What it means to be a Curci Scholar:

"As I participated in more rigorous fellowship programs and presented at national science conferences, I became aware of the lack of diverse representation in the STEM field. This prompted me to act and participate as a peer mentor in different fellowships that help other underrepresented students get involved in research and thus increase participation in STEM. As a first-generation student, it is also an honor to know about fellowships like the Curci Foundation, whose primary goal is to increase representation of international students in the U.S. I hope that this award also inspires other students like me, who are curious and passionate about science while being active in supporting diversity efforts."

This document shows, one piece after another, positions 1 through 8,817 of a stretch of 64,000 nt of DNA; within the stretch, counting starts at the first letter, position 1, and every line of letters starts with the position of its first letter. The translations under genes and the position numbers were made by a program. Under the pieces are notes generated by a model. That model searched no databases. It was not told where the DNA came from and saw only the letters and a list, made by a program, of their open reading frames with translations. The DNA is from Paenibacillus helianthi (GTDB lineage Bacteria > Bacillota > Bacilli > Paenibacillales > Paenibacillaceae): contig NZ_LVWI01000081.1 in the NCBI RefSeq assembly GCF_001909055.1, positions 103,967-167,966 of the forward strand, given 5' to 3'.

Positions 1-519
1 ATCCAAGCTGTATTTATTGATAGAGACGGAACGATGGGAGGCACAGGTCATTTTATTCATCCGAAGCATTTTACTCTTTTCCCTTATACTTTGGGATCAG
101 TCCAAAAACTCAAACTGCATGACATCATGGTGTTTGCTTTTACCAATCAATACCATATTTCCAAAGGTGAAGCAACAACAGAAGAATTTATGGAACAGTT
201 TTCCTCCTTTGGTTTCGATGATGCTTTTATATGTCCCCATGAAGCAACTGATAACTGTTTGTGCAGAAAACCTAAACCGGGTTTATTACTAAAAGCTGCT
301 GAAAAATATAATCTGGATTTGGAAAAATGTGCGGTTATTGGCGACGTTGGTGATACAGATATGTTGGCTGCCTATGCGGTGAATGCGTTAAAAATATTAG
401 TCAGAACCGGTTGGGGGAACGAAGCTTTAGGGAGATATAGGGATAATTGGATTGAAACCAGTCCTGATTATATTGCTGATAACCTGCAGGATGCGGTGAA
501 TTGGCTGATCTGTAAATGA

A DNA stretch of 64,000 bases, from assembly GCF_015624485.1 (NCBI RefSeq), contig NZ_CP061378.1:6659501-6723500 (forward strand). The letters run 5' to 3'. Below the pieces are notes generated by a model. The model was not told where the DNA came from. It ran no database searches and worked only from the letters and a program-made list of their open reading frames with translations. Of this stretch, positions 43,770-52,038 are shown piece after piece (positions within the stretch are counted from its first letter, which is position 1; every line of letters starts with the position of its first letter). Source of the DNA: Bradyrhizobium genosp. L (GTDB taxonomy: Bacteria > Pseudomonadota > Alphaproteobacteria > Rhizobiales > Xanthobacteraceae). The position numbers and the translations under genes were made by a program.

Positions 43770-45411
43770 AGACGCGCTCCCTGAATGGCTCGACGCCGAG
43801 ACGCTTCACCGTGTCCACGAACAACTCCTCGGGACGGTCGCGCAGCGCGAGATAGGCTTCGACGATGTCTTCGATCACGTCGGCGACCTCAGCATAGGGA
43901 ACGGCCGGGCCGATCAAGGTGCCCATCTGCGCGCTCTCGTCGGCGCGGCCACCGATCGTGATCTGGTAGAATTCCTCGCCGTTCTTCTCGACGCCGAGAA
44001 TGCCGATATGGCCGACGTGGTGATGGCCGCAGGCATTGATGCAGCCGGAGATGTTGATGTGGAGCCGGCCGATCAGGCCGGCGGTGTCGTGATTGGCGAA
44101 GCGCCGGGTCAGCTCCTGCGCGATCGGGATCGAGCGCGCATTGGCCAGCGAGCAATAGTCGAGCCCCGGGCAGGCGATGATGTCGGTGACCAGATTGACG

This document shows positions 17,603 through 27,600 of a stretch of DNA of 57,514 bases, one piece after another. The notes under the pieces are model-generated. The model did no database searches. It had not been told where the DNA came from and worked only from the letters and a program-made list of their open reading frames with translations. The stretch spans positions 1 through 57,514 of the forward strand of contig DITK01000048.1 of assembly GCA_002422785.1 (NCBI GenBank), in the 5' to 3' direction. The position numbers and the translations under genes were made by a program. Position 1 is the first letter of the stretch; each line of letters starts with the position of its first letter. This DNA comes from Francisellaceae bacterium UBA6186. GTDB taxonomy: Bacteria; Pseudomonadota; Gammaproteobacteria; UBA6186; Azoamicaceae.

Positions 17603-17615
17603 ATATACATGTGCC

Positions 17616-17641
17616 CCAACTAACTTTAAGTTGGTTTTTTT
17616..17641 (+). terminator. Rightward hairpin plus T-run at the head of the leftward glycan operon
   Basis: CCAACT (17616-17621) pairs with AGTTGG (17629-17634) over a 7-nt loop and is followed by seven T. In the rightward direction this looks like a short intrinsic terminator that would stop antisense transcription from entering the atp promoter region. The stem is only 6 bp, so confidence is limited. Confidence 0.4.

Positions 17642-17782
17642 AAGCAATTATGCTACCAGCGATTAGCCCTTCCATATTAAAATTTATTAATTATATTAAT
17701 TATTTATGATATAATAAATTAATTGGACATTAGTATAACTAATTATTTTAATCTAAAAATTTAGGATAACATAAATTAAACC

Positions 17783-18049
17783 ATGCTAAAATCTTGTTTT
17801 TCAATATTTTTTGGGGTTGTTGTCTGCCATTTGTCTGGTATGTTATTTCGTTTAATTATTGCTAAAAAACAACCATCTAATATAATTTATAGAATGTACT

Yang-Sun Hwang

First Year Student, Neuroscience PhD program

Yang-Sun HwangYang-Sun Hwang grew up in a rural village in South Korea, where she was introduced to the wonder of vibrant nature. She completed a bachelor’s degree in microbiology and molecular biology at Chungnam National University in Daejeon, South Korea. During her undergraduate study, she was greatly intrigued by the question, "How do collections of cells engender unique individuals?," which drew her to start a master’s thesis in systems neuroscience at Korea Advanced Institute of Science and Technology. She uncovered the role of neuropeptide somatostatin in visual processing at Dr. Seung-Hee Lee’s lab, conducting visiting research at the laboratories of Drs. Carl Petersen and Graham Knott at École Polytechnique Fédérale de Lausanne, Switzerland. Before joining the neuroscience program at UC San Francisco, Yang-Sun joined the post-baccalaureate program at Max Planck Florida Institute for Neuroscience, where she investigated the neural mechanism of conditioned non-homeostatic overconsumption in Dr. Sarah Stern’s group. Starting her PhD program, she has a keen interest in how environmental factors shape neural circuits, which will eventually cast light on attenuating neuropsychiatric or neurodegenerative disorders.